Lostprophets 2012 2RUSHONROCK‘s Australian correspondent Andy Spoors followed, interviewed and reviewed Lostprophets across the UK before heading Down Under.

Here he reacts to this week’s inevitable news that one of British metal’s brightest young bands have finally opted to call time on an ultimately unfulfilled career. 

On Tuesday 1st October 2013, a piece of inevitable rock news broke. It wasn’t shocking and it most certainly was overdue. Welsh rock band Lostprophets announced their official break up with the following announcement:


To our fans:

After nearly a year of coming to terms with our heartache, we finally feel ready to announce publicly what we have thought privately for some time. We can no longer continue making or performing music as Lostprophets. Your love and support over the past 15 years has been tremendous, and we’ll be forever grateful for all you’ve given us. As we look forward to the next phase of our lives, we can only hope to be surrounded by people as devoted and inspiring as you guys have been.

Jamie, Lee, Luke, Mike, and Stu


It’s always hard to say goodbye to bands that you grew up listening to. Some generations have never truly had to bid farewell to their rock heroes yet. Rolling Stones and AC/DC continue to pack out stadiums worldwide. Ozzy still makes appearances on stage from time to time. Def Leppard, Whitesnake, Journey et all are still kicking too. Lostprophets didn’t make it into the same bracket as these guys, no arguments there. But to a certain generation, the boys from Pontypridd provided the soundtrack to those oh-so-troubled teenage years.

One of my personal favourite guitar intros hails from Lostprophets debut album, Fake Sound Of Progress, on the electric quick Shinobi vs. Dragon Ninja and should be considered as an all-time great. If I recollect hard enough, I can still hear the strains of Last Summer, We Are Godzilla, You Are Japan and Last Train Home blaring from my sister’s room, while I rushed to finish off some last minute piece of homework.

Whereas the aforementioned bands have never had to change their style, LP have always moved with the times. Growing up with the same fans that packed out leisure centres, town halls and student unions around the country, the band’s sound transformed over time. Moving from nu-metal and post grunge to soft rock and perhaps the contemporary genre of emo before swinging back to hard rock, in time Lostprophets didn’t need to shout and scream to make themselves heard.

Listening to the band’s third album, Liberation Transmission after sophomore effort Start Something was astonishing. Every band occasionally tries their hand at something completely new, but the difference was astounding. The album was without doubt the most commercial, pushing the band into the general public’s consciousness with catchy pop rock singles like 4:am Forever and Rooftops. The album even hit number one in the UK charts, with the band featuring heavily on Radio 1 and music channels alike. Talking to other fans about the change of direction, it became clear Liberation… divided fans and opinion alike.

Coincidently, ‘divided opinion’ could have been an accurate pseudonym for the band. Rock loyalists have never had much respect for bands like Lostprophets, never fitting neatly into one genre and lead singer Ian Watkins had his detractors way before his current shameful status.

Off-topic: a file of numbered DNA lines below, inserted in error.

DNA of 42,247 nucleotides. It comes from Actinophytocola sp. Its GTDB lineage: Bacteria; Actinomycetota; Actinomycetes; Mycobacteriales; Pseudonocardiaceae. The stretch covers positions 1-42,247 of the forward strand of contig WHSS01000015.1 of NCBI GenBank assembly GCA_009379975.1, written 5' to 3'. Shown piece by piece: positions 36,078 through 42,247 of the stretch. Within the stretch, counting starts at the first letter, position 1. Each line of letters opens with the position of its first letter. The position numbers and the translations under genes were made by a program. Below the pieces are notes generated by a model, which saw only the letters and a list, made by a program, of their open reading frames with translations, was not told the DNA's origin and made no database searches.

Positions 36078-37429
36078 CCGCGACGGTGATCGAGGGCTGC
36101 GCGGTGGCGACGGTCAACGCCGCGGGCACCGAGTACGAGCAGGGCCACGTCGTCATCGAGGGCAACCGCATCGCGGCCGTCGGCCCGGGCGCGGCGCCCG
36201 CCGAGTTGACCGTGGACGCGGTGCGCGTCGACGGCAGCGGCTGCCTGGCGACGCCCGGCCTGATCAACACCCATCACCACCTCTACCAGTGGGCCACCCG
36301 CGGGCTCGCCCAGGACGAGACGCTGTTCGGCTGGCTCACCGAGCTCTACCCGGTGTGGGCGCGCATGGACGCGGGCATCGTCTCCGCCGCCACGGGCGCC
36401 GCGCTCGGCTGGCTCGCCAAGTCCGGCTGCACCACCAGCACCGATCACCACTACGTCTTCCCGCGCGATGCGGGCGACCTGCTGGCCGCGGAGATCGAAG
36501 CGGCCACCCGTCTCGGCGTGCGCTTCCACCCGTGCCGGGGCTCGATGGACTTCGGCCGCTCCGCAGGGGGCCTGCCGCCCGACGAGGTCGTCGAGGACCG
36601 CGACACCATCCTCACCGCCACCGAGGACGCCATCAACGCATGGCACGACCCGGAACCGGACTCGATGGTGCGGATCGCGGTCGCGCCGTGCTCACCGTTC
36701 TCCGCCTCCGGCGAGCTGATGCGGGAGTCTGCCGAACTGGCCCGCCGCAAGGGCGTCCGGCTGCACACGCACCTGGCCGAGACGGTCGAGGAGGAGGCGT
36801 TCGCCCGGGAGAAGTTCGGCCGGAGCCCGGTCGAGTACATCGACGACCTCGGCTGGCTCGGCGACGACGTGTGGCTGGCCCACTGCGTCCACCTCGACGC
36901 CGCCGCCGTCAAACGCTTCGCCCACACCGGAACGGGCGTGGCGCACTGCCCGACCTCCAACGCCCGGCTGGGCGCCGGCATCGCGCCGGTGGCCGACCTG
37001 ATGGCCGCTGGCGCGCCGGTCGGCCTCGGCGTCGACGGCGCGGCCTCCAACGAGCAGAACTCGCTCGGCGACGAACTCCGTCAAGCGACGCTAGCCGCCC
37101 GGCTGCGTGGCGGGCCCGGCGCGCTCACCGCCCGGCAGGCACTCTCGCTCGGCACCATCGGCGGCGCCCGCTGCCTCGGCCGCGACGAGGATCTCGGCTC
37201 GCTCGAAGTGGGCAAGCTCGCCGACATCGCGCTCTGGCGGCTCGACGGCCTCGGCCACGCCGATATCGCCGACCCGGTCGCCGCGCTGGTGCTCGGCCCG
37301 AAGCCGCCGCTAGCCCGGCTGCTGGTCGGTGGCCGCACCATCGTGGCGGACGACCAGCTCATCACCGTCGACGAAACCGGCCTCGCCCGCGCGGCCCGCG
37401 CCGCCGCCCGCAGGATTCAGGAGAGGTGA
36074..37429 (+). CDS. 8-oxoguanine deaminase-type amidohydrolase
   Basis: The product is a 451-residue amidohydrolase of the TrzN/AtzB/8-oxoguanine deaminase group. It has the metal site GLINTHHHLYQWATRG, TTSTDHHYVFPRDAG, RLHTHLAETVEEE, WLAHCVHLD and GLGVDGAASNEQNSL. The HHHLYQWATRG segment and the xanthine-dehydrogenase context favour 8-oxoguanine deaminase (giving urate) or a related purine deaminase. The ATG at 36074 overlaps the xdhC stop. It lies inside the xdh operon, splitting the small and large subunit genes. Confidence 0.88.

The last two albums released signaled yet another turn of pace, with the boys moving closer to their heavy rock roots of Start Something and a more grown up sound. The Betrayed and Weapons added atmospheric and stadium rock songs to their already expansive back catalogue. Where We Belong, Bring ‘Em Down and It’s Not The End Of The World entered the UK charts in weak positions, but the bands popularity hardly waned, selling out venues up and down the country and an increasing fan-base in the states showed commercial success doesn’t always matter.

I covered the band a number of times for rushonrock.com and commented on just how professional and slick the latter tours came across. United and focused. Unfortunately, I was wrong. Behind the scenes something was amiss and Lostprophets exploded into the public eye one more time. Some serious allegations and a subsequent arrest of lead man Ian Watkins, spelt the devastating end of a 16 year career together.

This is not a piece to comment on the actions of one man, but a retrospective look at arguably one of Britain’s finest rock bands. The fallout from the controversy has been horrendous for the rest of the band. Certain fans have long since turned their backs on the music that inspired a whole batch of Welsh rock bands. Youtube videos are littered with sinister comments and many an IPod have now been wiped clear of any Lostprophets tracks in disgust.

It’s a shame such talented guitarists such as Lee Gaze and Mike Lewis will now be burdened with starting afresh, when they had everything. Over 3.5 million album sales, fans in the USA and Japan and a lifetime of memories isn’t a bad haul for 16 years, but it could have been more. Regardless of the outcome of Watkins trial, the band could never have continued under such a cloud of controversy.

So fans such as myself are left with a lack of closure. There will be no encores. No farewell tour. No greatest hits album and no reunion tour. The announcement may not have been shocking, but in just a few short sentences, a stark reality finally hit home. Lostprophets have no future, but boy did they have a past.

Andrew Spoors

“Always so hard to say goodbye, And we all sit round here in our home town, It’s so good like this, these are times we’ll miss, The memories, I hope will never fade…” Lostprophets